Now, I could read the mumblings of WC Williams or the rantings of Ezra Pound, or the kickapoo of Jorie Graham.   Would that make me more internationalist, or just hopelessly pretentious?  I suppose it depends on which American academic dialect one speaks.  It doesn’t take a linguist to warp and bend my native tongue into something new and strange.  It doesn’t take a Russian to mangle English; a speaker who only knows English can do that just fine.  Neither does it take a Russian to teach me facts about Russia; the human is universal enough that I can ‘get’ Russia through English reporting.  Personalities vary enough within one language, differences are profound in one country, even within one family, that it’s not necessary to seek difference in another tongue.   What seek I in another tongue, then?   Only an advantage to myself, only an advantage to my language, or, if I were going to resettle in another land with another tongue, but now we are in a practical realm far from poetry, or, close to poetry, depending on who my new neighbors are. 

If I could snap my fingers and know all languages, of course I would.  Duh.  But poetry is any language that is good; Pope in English is better than WC Williams in 600 languages.   Let us come right out and say it: poetry is the cream of language, by its very definition, and those who peddle ‘international poetry’ because the product happens to be ‘international,’ when it turns out the poetry itself is pedestrian, are doing good work as a matter of course, but let’s be really honest: in terms of poetry and pedagogy, in terms of real interest in language, contemporary translations of contemporary international poetry is important only in terms of polite diplomacy and in nothing else; in terms of real learning and real poetry it probably does more harm than good, ultimately.   Let these MFA poets who feather their nest with ‘translation’ creds take note: before you vacation in Italy, why not spend some time learning Vietnamese?

Professor Kaminsky struck what seemed to be a mortal blow against his opponent when he said politely, responding to Adam (“wouldn’t you agree there is no such thing as an international poem?”) Kirsch’s wary approach to translation:

“I’m assuming that when you speak about your “persistent doubts about poetry in translation” you aren’t speaking about the classics, from Chapman’s Homer to the King James Bible to Pound’s Cathay.”

I thought, at that point, Kirsch will never get up from that mat.  But he did.  Kirsch said that well-known examples of successful translations are really not so much translations as “reinventions.”  Kirsch delivered a knock-out blow of his own with: “the foreign poem is made to serve the translator, not vice versa.”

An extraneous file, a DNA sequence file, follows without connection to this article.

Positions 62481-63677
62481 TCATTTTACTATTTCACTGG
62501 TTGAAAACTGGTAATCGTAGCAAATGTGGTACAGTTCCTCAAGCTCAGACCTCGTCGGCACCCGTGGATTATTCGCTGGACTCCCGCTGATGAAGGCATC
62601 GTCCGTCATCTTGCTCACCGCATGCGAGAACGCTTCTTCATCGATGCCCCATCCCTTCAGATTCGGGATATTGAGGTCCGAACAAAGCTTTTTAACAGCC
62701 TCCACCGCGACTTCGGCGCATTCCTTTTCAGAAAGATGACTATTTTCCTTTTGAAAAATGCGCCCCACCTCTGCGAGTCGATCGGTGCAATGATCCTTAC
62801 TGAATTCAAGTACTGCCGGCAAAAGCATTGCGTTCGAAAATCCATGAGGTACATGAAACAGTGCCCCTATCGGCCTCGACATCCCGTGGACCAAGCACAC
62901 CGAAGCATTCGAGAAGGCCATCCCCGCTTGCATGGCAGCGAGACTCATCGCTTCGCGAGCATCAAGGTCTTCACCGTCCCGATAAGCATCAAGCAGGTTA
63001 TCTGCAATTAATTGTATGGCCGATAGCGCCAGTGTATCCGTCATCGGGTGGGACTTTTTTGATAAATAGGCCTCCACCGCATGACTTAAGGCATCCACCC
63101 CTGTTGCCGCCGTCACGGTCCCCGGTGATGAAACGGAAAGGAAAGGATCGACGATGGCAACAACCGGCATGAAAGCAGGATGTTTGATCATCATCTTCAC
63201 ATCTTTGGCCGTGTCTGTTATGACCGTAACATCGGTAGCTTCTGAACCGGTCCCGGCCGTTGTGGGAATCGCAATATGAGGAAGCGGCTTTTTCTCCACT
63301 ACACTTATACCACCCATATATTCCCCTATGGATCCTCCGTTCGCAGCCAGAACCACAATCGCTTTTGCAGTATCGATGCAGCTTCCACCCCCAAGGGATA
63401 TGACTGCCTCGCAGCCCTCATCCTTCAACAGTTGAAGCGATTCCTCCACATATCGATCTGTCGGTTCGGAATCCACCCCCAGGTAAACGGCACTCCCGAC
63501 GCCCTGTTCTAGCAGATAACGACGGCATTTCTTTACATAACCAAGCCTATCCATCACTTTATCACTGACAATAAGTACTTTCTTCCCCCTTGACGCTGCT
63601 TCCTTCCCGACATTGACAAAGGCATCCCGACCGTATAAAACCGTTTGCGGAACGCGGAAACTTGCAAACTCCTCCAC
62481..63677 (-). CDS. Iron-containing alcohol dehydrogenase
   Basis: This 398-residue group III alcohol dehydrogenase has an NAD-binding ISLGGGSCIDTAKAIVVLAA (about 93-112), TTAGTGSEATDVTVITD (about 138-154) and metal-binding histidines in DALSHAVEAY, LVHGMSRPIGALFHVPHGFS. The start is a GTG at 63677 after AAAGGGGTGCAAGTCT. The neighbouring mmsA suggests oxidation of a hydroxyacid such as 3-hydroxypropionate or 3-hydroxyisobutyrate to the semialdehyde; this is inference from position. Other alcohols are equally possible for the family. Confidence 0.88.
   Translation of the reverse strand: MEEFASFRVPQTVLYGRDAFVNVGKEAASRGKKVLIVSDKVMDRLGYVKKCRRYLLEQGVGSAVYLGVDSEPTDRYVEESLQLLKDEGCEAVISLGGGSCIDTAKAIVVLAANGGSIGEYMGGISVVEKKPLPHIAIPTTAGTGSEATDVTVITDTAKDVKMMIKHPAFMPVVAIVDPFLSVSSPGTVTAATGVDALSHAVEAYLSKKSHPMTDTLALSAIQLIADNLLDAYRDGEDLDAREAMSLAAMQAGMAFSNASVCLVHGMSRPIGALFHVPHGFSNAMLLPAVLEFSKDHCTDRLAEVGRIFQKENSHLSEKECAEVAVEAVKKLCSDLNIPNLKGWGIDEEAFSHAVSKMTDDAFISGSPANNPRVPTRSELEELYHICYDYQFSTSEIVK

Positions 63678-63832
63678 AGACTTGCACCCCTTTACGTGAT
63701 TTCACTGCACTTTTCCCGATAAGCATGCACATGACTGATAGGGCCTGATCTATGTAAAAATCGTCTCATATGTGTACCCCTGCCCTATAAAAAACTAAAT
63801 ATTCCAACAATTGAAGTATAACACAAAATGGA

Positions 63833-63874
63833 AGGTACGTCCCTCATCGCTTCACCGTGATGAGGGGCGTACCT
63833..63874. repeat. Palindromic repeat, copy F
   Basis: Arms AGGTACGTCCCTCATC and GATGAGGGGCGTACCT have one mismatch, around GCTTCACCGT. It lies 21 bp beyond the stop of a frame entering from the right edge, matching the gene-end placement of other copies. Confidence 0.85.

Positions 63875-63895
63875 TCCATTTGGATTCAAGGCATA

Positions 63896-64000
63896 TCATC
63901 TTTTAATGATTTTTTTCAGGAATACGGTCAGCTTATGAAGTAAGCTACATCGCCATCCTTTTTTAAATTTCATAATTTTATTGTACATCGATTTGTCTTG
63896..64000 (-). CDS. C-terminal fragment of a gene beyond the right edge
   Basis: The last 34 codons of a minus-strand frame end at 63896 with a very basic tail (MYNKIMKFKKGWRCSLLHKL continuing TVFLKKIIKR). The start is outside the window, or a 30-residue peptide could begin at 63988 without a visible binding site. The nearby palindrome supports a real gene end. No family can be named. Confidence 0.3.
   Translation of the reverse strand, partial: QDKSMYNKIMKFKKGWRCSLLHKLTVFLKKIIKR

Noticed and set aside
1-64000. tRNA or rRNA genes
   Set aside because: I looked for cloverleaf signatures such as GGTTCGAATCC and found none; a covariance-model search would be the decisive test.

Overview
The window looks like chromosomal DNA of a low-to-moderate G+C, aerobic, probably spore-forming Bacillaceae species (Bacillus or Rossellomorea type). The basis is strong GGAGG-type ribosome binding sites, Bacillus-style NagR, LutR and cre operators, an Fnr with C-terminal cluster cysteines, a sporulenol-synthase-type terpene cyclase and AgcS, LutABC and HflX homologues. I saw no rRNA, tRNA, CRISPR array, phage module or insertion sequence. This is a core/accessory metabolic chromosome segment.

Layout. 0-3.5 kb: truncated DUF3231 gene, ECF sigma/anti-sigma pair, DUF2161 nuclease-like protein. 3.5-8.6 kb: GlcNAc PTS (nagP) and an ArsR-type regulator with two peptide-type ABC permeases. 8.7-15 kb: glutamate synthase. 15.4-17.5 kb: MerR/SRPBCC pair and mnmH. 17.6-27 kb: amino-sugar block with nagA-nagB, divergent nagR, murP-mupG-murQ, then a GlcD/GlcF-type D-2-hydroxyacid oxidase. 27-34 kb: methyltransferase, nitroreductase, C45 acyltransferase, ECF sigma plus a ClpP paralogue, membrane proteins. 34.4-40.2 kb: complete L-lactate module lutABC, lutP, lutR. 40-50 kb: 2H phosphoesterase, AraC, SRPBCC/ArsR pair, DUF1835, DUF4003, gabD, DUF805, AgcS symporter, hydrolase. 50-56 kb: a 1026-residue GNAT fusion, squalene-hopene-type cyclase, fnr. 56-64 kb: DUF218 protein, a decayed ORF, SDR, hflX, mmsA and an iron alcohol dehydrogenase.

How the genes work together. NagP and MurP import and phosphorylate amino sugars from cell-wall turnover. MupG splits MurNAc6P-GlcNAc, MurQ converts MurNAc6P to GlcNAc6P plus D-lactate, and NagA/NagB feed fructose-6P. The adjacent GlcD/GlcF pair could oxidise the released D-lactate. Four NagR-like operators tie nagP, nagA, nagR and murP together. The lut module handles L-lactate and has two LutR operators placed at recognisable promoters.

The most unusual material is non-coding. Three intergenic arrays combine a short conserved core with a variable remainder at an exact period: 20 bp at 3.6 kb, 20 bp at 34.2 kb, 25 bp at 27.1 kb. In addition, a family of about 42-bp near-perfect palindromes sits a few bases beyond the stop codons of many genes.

The question then comes back to what I said earlier:  Translation from what, to what, for whom, and to what end?

Translation is heated lovemaking, and both lovers, in every successful case of translation, transcend ‘the heated babble’ of the ‘translation debate’ itself.  The rest is a mere lover’s spat by mediocre translators.



Rae Armantrout:  Not Worthy?


2010 Best American Poetry March Madness memo to the heart-broken:

The competition leading up to the tourney this year was not kind to the sly, modest poem of aphoristic insight.

The Rae Armantrouts, the Charlie Bernsteins, the Robert Creeleys were thumped by poems of lean muscle and fine excess.

The insouciant observation, mixing humility and pun, the delicate flower of look-what-I-found philosophy got hurt and hurt, often. 

The playoff atmosphere isn’t kind to the little poem read silently in the corner with a bemused smile.

The well-known risk of using zen puzzles in a poem increases during March Madness: if the audience ‘gets’ the poem, digestion could mean forgetting; if the audience does not ‘get’ it, befuddlement could mean frustration. 

~  ~ ~ ~ ~ ~ ~ ~ ~ ~ ~ ~ ~ ~ ~ ~ ~ ~ ~ ~ ~ ~ ~ ~ ~ ~ ~                                     

“Do you like the poem, or not—yes or no?” is not necessarily a fair question, even when it’s only a soft voice in the back of the reader’s mind, but it’s one that emerges, and loudly, during a fast-paced tournament.   Some types of poems are simply not up to that question. 

But it will be asked.

And it wants an answer.

In the March Madness pressure-cooker, poems with backbones, poems with force and weight, prevail. Judgment in playoffs is different from normal judgment; adrenaline tends to see through coyness that ordinarily charms.

We really ought to point out that, likewise, in the hurricane winds of playoff intensity, poems that try too hard to be funny, poems that force their points, or take too long to get to their points, get blown apart.  Not only the small, but the bloated, fail at playoff time.

We know the School of Ron Silliman will be broken-hearted when it learns Rae Armantrout failed to make the tournament.  Part of the problem is that her best work has not appeared in the Best American Poetry series.

Rae Armantrout’s “Almost” (Hejinian 2004) almost made the tournament.

Here’s the danger of using self-conscious language: what strives to be memorable may fall into the black hole of the poem’s self-effacing scientific observation.

When Armantrout ends her poem:

come find me
I stand
behind these words.

She aggressively tropes a cliched formula:  the poem’s life having an actual existence in two places: in its words and behind its words, and what better way than for the poem to speak of “these words?”